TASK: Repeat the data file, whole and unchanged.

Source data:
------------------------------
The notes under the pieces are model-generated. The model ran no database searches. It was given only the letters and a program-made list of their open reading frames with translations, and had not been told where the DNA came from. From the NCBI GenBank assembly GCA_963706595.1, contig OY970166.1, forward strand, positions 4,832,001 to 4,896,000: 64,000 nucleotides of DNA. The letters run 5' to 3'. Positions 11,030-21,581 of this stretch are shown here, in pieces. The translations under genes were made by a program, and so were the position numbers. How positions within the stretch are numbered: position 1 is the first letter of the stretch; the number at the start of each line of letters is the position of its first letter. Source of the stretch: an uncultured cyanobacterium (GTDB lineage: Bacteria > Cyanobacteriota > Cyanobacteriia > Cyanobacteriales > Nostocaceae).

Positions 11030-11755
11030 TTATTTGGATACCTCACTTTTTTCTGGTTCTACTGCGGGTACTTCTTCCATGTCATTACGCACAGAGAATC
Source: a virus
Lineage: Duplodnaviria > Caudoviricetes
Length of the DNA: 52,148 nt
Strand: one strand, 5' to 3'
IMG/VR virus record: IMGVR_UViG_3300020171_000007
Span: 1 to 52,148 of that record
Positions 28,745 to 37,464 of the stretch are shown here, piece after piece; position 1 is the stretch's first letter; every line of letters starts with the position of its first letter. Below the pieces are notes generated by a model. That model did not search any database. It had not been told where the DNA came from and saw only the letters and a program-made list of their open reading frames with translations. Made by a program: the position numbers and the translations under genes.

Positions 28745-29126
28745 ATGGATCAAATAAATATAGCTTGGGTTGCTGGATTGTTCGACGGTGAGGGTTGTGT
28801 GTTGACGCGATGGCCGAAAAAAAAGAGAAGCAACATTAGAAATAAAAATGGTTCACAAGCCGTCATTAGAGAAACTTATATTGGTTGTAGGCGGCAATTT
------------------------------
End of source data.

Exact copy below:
The notes under the pieces are model-generated. The model ran no database searches. It was given only the letters and a program-made list of their open reading frames with translations, and had not been told where the DNA came from. From the NCBI GenBank assembly GCA_963706595.1, contig OY970166.1, forward strand, positions 4,832,001 to 4,896,000: 64,000 nucleotides of DNA. The letters run 5' to 3'. Positions 11,030-21,581 of this stretch are shown here, in pieces. The translations under genes were made by a program, and so were the position numbers. How positions within the stretch are numbered: position 1 is the first letter of the stretch; the number at the start of each line of letters is the position of its first letter. Source of the stretch: an uncultured cyanobacterium (GTDB lineage: Bacteria > Cyanobacteriota > Cyanobacteriia > Cyanobacteriales > Nostocaceae).

Positions 11030-11755
11030 TTATTTGGATACCTCACTTTTTTCTGGTTCTACTGCGGGTACTTCTTCCATGTCATTACGCACAGAGAATC
Source: a virus
Lineage: Duplodnaviria > Caudoviricetes
Length of the DNA: 52,148 nt
Strand: one strand, 5' to 3'
IMG/VR virus record: IMGVR_UViG_3300020171_000007
Span: 1 to 52,148 of that record
Positions 28,745 to 37,464 of the stretch are shown here, piece after piece; position 1 is the stretch's first letter; every line of letters starts with the position of its first letter. Below the pieces are notes generated by a model. That model did not search any database. It had not been told where the DNA came from and saw only the letters and a program-made list of their open reading frames with translations. Made by a program: the position numbers and the translations under genes.

Positions 28745-29126
28745 ATGGATCAAATAAATATAGCTTGGGTTGCTGGATTGTTCGACGGTGAGGGTTGTGT
28801 GTTGACGCGATGGCCGAAAAAAAAGAGAAGCAACATTAGAAATAAAAATGGTTCACAAGCCGTCATTAGAGAAACTTATATTGGTTGTAGGCGGCAATTT